Le musée d’art Hiroshige (Estampes) à Ena
Try your hand at making your very own ‘ukiyoe’, or traditional Japanese woodblock. At the Hiroshige Museum of Art in Ena, visitors can experience woodblock-making completely free-of-charge. The museum also hosts over 1,400 pieces of ukiyoe artwork, hosting special exhibitions throughout the year. The “Tanaka Collection” is the museum’s star exhibit — a collection of Utagawa Hiroshige ukiyoe woodblock prints donated by esteemed ukiyoe collector, the late Haruo Tanaka.
- Le musée d’art Hiroshige (Estampes) à Ena
Ena – Iwamura
Promenade dans la ville médiévale Iwamura
Gifu is a region blessed with so many remaining castle towns. Iwamura Castle Town is one of them, a former Edo period castle district located among scenic valleys and lush foliage. Start your walking tour from Iwamura Station and make your way towards the old street lined with historical old-timey buildings. What makes Iwamura Castle Town unique is that renovation works were conducted to preserve the town’s historical look; by hiding all modern electrical wires underground. Of course, we can’t forget about food. The district is no short of restaurants and eateries, but Iwamura’s specialty is ‘goheimochi’, a grilled rice cake skewer covered in sweet miso sauce.
- Promenade dans la ville médiévale Iwamura
La château Iwamura
Explore a castle hidden amongst the misty fog, located 717 meters above sea level. Iwamura Castle, one of Japan’s top three greatest mountain top castles, was once ruled by Oda Nobunaga’s aunt. The castle building itself has since been demolished, but the ruins and stone walls remain, giving the area an almost mystical atmosphere. With overgrown vines stretching across the grounds of the ruins, Iwamura Castle’s unique appearance makes it a must-visit even for those who have already visited other Japanese castles.
- La château Iwamura
Iwamura – Ena
Hébergement à Ena
Ena – Nakatsugawa
Nakatsugawa – Naegi ou Kashimo
Les ruines du château de Naegi
One of Japan’s Top 100 Castles, Naegi Castle Ruins is another one of Gifu’s hidden gems. Situated atop a mountain next to the Kisogawa River, the castle was once ruled by the Toyamas back in the Edo period. Naegi Castle is also one of the very few across the country to be built using naturally huge rocks, unevenly piled onto each other to form the stone wall structures. Due to the high elevation, the castle ruins are also a great spot to view seasonal foliage, such as cherry blossoms during spring. It is also popular among visitors to admire the sunset from Naegi Castle, which provides an uninterrupted view of the horizon.
- Les ruines du château de Naegi
Spectacle de Ji-Kabuki
For anyone with an interest in Japan, you’ve probably heard of ‘Kabuki’ theatre. However, few actually know that there are two different kinds of Kabuki. The first, more well-known artform is O-Kabuki — which is performed in grand venues, with professional actors that have years of experience. The second lesser-known form is Ji-Kabuki — a more local, laid-back version that is often performed by amateur local actors in the countryside. At the Kashimo Meiji Theatre, you can catch performances of Ji-Kabuki, wholeheartedly performed by local actors who especially love to interact with the audience. Ji-Kabuki performances showcase a different side of Japanese culture, where the usually-quiet audiences choose to shout out words of encouragement and engage with the performers during the show. This uniquely local tradition has years of history rooted in the eastern Tono region of Gifu.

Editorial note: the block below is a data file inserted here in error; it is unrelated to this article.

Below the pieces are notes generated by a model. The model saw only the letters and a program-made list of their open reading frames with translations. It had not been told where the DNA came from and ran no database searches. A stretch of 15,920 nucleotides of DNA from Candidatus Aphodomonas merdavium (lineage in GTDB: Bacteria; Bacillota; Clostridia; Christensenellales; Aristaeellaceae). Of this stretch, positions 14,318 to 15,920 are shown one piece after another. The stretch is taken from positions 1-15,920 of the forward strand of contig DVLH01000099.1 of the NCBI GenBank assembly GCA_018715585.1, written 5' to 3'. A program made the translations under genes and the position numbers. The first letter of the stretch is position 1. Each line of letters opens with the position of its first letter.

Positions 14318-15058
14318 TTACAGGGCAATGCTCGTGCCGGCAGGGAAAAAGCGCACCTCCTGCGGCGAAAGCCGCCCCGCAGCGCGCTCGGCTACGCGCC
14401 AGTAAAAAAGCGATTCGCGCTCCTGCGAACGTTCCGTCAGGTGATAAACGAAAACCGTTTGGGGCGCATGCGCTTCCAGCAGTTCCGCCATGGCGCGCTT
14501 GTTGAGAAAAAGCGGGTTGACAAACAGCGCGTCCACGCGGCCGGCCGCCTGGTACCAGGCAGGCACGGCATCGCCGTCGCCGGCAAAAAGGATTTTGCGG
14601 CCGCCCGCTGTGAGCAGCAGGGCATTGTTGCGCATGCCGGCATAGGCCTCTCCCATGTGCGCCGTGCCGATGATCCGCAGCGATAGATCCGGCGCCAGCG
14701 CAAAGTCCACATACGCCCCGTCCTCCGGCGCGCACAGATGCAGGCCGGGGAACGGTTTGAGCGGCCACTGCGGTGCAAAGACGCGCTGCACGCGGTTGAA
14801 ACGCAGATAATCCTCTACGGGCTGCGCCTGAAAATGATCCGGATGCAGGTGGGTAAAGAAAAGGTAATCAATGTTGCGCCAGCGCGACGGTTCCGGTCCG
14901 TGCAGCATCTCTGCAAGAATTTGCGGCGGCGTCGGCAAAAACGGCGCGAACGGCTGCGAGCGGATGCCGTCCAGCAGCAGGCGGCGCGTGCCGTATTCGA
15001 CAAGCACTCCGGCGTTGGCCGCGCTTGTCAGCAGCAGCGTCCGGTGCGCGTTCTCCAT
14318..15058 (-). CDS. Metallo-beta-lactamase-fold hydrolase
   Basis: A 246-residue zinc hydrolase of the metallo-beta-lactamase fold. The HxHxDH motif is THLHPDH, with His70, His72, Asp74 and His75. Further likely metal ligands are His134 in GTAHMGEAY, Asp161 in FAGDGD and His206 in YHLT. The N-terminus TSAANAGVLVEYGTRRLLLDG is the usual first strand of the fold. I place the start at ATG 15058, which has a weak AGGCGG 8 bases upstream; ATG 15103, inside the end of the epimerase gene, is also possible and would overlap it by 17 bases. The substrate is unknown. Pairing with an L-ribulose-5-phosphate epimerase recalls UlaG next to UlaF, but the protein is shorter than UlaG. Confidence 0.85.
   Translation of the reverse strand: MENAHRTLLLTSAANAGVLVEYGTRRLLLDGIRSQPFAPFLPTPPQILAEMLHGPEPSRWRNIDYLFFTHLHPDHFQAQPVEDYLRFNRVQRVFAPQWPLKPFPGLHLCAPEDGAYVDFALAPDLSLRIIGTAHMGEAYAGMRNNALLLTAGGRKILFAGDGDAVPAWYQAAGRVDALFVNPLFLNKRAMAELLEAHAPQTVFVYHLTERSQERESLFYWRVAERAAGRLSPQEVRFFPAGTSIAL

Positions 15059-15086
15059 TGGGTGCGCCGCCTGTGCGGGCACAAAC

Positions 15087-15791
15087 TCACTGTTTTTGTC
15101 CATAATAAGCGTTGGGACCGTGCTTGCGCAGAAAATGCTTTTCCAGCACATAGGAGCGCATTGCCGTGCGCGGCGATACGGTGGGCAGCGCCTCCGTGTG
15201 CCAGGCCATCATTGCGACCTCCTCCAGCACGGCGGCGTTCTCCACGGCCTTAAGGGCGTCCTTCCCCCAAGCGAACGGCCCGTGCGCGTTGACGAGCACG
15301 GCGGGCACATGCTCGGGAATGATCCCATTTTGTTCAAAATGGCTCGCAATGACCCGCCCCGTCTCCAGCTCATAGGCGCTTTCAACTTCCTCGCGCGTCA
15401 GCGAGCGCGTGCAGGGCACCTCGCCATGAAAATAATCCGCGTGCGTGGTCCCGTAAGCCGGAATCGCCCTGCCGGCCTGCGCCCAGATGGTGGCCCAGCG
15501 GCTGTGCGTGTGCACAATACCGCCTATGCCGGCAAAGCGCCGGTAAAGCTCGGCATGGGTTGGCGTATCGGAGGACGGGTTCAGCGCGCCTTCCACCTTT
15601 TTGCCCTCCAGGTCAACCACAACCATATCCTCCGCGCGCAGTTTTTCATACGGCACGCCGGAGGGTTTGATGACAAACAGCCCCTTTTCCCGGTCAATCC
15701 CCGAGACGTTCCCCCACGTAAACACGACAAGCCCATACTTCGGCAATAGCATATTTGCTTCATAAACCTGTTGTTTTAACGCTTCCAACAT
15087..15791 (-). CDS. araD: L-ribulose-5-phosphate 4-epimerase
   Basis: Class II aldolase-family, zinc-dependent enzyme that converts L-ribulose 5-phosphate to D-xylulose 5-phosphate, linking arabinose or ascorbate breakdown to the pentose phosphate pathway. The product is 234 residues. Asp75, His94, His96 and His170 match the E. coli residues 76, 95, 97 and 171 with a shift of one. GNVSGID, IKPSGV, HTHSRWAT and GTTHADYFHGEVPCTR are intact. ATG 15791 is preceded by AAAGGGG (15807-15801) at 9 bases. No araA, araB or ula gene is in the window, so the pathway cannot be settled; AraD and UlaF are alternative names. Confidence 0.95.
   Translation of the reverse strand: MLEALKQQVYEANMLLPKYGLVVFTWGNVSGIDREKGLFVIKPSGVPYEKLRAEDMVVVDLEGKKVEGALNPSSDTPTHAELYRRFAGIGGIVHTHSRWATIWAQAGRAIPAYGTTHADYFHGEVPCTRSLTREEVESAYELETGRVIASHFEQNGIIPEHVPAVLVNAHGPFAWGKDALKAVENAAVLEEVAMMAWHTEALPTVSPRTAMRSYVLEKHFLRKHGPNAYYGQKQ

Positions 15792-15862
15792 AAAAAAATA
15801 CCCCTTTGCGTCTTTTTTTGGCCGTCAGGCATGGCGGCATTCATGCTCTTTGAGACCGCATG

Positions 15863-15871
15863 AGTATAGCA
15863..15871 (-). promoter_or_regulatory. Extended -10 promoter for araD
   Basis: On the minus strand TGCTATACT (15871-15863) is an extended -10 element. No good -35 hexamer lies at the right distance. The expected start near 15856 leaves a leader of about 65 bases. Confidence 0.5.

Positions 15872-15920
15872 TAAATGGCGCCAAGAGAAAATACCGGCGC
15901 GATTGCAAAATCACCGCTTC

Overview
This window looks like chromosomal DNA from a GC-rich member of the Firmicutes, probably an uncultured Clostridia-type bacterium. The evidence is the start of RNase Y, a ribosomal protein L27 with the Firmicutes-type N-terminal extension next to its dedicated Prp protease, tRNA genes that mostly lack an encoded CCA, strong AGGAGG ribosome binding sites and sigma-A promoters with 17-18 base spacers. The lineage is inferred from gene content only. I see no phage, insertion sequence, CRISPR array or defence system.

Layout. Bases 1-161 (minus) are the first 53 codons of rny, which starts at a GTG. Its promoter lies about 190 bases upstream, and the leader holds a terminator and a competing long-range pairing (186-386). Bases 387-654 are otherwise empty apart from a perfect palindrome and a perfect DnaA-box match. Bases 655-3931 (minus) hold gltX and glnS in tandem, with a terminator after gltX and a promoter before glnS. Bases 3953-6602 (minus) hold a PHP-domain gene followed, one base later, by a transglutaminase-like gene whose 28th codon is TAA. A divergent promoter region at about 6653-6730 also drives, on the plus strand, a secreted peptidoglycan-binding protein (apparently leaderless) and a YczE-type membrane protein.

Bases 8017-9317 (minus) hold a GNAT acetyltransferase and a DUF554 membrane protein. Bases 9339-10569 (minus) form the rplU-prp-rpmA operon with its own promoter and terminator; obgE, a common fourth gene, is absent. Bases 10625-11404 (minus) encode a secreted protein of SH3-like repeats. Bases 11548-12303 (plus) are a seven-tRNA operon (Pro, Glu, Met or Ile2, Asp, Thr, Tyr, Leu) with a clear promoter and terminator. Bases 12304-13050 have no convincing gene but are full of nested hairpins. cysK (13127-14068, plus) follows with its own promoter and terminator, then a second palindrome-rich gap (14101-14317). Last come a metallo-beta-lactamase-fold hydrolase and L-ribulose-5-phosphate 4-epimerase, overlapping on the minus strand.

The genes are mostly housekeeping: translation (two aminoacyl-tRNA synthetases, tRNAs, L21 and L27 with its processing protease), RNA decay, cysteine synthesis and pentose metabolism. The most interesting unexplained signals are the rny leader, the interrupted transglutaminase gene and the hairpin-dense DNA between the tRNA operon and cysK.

- Spectacle de Ji-Kabuki
Les ruines du château de Naegi ou Le théâtre Kashimo Meiji
– Gare de Nakatsugawa
Le village de Nakatsugawa-juku
Nakatsugawa-juku, the 45th post town along Nakasendo Road, is a quaint little town that specialises in traditional Japanese confectionery. With more than 20 different confectionary shops, Nakatsugawa-ku takes pride in their production of wagashi (Japanese-style sweets). The historic post town is famed for Kurikinton — a type of mochi confectionary that is made from chestnuts. Go on a self-guided gastronomic tour of the district’s local confectionaries, some of which have been operating for more than two generations. Nakatsugawa-juku is also known for its large number of Masugata paths and Udatsu structures. The number of these structures has dwindled in present-day Japan, but were once status symbols of the wealthy families in the Edo period.
- Le village de Nakatsugawa-juku
Hébergement à Nakatsugawa
Nakatsugawa – Arrêt de bus de Ochiai
Route pavée à Ochiai
The 840-meter long cobblestone path is a designated site of historical importance. Once a common site in Japan, there are now only two cobblestone paths left — one in Hakone, and one in Ochiai. The cobblestones were used to help traveling merchants, where the stones prevented their carts from slipping on the slopes during heavy rain. Now, about 70 meters of the Ochiai cobblestone path remains, due to removal and wearing out of the stones over time.
- Route pavée à Ochiai
Ochiai-juku – Magome-juku
Le village de Magome-juku
Magome-juku is a post town located at the southern end of the mountain path called Kisoji Road. In the Magome area, people customarily have been eating Shinshu soba (buckwheat noodles made in Nagano) for a long time. Here, you can stop by various stores to obtain a snack, such as gohei-mochi (skewered rice cake grilled with sauce), okaki (rice crackers), oyaki (flat baked flour buns filled with chopped vegetables or other foods), roasted chestnuts, and more.
- Le village de Magome-juku
Randonnée Magome-juku – Tsumago-juku
*Laissez vos bagages et allez à Tsumagojuku